Get on my CASE

While a lot of my posts tend to be more broad in nature, every once and awhile, I have the urge to write about something a bit more tactical in nature, that I hope people can take value from. This is one of those weeks.

Being someone who doesn’t have a technical background, and also gets frustrated working in Excel, I had never really used the CASE function. About two years ago, I was working with a consultant on a project & he created a formula field in our salesforce.com org using CASE, and my mind was blown. Now, I had some experience with formulas, so I understood IF-THEN, but the IF-THEN-IF-THEN-IF-THEN-ELSE of a case was something new entirely. Love at first use.

As I say frequently in this blog, I can’t be the only one who was missing the power of the CASE, so I wanted to share some of my favorite uses.

One classic example is categorizing aging. If you have a custom field on an object (say the Case object) that calculates the days the case has been open, you could use the following formula in a field to categorize the status.

CASE(Days_Open__c, 4, "Overdue", 3, "Due",2, "Due", "New")

Another great example given by Salesforce is a standard discount rate, based on the user creating an opportunity.

CASE($User.Department, "IT", 0.25, "Field", 0.15, "Inside", 0.1, 0)

Finally, one that I’ve created that I find quite clever. This was looking at child objects on an opportunity. There was a child object of references, of which there were several types. We needed to report on which types were attached to any opportunity. First, I created four roll-up summary fields on the opportunity (left them off the page layout) to calculate which types of references where attached to the opportunity. Then I used the formula below to do all the work.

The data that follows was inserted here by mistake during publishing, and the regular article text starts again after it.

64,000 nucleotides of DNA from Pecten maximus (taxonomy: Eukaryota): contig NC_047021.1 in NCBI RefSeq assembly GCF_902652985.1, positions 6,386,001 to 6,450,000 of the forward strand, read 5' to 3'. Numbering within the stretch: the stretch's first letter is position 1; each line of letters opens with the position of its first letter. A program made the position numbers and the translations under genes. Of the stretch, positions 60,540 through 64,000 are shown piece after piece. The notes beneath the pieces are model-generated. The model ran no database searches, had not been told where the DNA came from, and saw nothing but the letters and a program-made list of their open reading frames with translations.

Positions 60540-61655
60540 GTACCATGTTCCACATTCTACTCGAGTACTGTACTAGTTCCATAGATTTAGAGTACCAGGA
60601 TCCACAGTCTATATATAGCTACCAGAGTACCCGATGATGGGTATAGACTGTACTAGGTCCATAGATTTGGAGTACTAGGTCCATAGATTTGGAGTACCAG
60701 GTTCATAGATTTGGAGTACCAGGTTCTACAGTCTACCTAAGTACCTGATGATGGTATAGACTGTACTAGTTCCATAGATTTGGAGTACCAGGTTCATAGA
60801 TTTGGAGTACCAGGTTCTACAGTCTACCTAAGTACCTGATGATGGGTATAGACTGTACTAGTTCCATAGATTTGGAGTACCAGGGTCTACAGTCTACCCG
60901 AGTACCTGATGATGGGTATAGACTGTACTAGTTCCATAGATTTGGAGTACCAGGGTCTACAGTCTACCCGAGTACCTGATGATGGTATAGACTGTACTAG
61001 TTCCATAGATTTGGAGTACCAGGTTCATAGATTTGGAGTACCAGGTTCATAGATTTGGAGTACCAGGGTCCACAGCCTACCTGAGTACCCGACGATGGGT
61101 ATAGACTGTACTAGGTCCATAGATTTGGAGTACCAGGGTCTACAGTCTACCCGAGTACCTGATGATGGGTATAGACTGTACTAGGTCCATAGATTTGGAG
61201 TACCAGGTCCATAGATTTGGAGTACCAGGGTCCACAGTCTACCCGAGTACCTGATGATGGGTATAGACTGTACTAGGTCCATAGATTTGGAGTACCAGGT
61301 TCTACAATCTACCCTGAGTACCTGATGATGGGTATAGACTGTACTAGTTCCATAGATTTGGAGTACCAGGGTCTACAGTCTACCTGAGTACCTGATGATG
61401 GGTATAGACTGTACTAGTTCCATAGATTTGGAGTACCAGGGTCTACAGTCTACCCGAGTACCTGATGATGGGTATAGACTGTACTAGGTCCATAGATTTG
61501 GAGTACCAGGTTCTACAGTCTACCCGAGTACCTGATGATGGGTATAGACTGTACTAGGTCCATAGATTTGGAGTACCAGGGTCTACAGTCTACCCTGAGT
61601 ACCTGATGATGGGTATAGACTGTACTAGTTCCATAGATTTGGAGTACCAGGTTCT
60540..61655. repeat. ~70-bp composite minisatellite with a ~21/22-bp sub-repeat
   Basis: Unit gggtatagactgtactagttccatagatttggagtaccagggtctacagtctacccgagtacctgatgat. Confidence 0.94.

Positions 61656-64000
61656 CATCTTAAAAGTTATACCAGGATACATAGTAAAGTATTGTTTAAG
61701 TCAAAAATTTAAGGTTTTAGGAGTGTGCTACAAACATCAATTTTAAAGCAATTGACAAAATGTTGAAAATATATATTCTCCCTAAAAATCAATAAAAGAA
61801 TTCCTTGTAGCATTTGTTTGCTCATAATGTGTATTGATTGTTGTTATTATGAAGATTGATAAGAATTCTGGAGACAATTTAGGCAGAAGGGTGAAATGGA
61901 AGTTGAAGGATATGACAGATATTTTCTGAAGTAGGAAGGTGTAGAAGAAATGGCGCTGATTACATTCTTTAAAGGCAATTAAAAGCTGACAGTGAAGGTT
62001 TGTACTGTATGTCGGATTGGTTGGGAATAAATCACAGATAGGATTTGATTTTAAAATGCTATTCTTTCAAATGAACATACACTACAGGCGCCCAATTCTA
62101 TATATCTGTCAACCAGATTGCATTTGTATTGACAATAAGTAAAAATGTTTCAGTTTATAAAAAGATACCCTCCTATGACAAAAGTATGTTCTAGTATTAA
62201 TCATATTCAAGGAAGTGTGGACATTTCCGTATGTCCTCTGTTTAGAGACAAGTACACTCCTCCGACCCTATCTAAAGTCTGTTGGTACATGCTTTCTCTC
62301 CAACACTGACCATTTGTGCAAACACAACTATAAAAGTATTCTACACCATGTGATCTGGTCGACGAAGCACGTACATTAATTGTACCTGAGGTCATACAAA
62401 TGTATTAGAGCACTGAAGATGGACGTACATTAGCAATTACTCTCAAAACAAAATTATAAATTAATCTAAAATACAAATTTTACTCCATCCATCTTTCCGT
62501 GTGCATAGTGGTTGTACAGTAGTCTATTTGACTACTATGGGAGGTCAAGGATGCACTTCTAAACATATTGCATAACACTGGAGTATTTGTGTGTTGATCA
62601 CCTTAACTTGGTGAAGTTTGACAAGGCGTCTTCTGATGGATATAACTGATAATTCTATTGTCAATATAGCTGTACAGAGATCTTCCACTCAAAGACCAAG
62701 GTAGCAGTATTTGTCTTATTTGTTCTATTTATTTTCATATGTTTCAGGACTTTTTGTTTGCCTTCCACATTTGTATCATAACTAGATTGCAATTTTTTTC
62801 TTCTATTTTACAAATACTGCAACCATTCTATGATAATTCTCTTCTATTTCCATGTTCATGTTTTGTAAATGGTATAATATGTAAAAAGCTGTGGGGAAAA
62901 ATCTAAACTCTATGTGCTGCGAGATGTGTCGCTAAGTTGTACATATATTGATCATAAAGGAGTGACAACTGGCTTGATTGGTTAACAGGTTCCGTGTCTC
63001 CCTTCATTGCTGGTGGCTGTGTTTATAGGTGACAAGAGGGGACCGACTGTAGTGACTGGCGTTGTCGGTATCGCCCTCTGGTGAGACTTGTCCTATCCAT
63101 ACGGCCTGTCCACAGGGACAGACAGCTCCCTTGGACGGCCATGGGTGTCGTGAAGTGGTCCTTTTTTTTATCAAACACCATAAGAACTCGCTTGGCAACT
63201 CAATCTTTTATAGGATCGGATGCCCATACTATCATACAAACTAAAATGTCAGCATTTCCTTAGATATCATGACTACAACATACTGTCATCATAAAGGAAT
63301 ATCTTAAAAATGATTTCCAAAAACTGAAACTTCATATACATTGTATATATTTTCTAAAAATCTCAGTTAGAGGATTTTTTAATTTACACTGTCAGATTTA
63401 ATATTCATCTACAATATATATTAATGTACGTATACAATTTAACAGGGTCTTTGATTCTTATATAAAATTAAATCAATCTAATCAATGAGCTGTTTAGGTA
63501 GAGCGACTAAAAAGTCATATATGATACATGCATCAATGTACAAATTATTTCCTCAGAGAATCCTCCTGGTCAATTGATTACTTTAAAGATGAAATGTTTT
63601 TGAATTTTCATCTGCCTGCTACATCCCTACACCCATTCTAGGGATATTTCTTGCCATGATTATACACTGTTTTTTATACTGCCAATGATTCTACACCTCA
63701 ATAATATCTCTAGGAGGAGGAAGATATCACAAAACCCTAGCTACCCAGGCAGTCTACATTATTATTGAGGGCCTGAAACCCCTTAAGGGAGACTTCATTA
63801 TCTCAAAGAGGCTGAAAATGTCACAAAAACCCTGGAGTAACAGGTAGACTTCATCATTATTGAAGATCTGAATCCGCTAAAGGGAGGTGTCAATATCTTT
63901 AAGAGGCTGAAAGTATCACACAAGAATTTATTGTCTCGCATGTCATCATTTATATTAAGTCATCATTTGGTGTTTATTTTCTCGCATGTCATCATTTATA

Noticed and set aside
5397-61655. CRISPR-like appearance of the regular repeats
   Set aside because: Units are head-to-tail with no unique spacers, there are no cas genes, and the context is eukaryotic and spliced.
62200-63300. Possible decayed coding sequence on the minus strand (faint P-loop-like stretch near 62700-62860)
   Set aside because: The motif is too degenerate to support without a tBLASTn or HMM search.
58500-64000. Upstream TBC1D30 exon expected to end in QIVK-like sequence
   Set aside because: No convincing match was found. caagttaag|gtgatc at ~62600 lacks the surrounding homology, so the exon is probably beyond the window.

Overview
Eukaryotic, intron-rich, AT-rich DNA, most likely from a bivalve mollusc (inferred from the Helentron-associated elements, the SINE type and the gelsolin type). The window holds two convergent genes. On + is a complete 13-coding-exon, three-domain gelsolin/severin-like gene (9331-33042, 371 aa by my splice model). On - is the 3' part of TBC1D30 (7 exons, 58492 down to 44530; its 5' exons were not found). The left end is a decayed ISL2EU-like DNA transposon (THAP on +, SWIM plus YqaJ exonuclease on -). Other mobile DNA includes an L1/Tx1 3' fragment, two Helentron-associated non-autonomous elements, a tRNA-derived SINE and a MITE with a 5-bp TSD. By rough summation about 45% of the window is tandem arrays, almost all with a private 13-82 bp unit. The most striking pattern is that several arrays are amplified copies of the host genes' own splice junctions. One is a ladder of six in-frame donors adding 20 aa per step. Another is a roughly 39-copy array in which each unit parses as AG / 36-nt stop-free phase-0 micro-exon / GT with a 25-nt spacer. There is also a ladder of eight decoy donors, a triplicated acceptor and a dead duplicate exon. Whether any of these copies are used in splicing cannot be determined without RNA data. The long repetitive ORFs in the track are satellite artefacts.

CASE(Reference_A__c,0,"", "A Reference") & " " &CASE(Reference_B__c,0,"", "Reference B")& " " &CASE( Reference_C__c ,0,"", "Reference C")& " " &CASE(Reference_D__c,0,"", "Reference D")

No, the CASE function isn’t sexy, but its powerful & handy. Do you have any cool CASE usages that you’d like to share? Post in the comments!

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6 Comments to “Get on my CASE”

  1. Awesome Post, I hope to get a case of the “CASES”

  2. Great post! I’ve played around with Case formulas but don’t have any active right now.

  3. Great post! CASE never gets enough credit! Since you asked, I thought I would share another use of CASE.

    I combine the CASE and IMAGE formulas to display flags/traffic lights/stars on Opportunity pages based on stage. It adds a nice look and feel and I have found it helps with adoption – People like to “see” how their actions change the record.

    I also use the same idea with Data Quality Scores – seeing an image is much easier to see in a report then all the fields you could be scoring.

    Jared

  4. I use this formula often when I need to use the month of a date field in a report – typically when grouping by month. An oldie but goodie.

    CASE(
    MONTH( Project_Date__c ),
    1, “01 January”,
    2, “02 February”,
    3, “03 March”,
    4, “04 April”,
    5, “05 May”,
    6, “06 June”,
    7, “07July”,
    8, “08 August”,
    9, “09 September”,
    10, “10 October”,
    11, “11 November”,
    12, “12 December”,
    NULL)

    • It’s funny, a week after posting this, someone asked me how to do this exact month formula. I gave them a tsk-tsk for not reading my blog, but gave them a very similar formula. Thanks for sharing on here, I’m guessing a lot of people will borrow this one!

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